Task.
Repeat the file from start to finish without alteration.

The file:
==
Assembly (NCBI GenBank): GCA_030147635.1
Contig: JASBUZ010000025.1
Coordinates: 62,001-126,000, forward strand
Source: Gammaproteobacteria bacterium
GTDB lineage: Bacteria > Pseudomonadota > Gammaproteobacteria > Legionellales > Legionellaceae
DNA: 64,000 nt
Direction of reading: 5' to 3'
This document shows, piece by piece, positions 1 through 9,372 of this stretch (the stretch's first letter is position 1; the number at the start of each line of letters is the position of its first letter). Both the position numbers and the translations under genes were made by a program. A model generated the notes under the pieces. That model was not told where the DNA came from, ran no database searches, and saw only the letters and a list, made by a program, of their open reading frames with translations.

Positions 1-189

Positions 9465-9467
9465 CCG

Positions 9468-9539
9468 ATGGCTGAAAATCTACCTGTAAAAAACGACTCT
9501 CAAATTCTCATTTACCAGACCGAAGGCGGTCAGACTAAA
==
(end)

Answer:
Assembly (NCBI GenBank): GCA_030147635.1
Contig: JASBUZ010000025.1
Coordinates: 62,001-126,000, forward strand
Source: Gammaproteobacteria bacterium
GTDB lineage: Bacteria > Pseudomonadota > Gammaproteobacteria > Legionellales > Legionellaceae
DNA: 64,000 nt
Direction of reading: 5' to 3'
This document shows, piece by piece, positions 1 through 9,372 of this stretch (the stretch's first letter is position 1; the number at the start of each line of letters is the position of its first letter). Both the position numbers and the translations under genes were made by a program. A model generated the notes under the pieces. That model was not told where the DNA came from, ran no database searches, and saw only the letters and a list, made by a program, of their open reading frames with translations.

Positions 1-189

Positions 9465-9467
9465 CCG

Positions 9468-9539
9468 ATGGCTGAAAATCTACCTGTAAAAAACGACTCT
9501 CAAATTCTCATTTACCAGACCGAAGGCGGTCAGACTAAA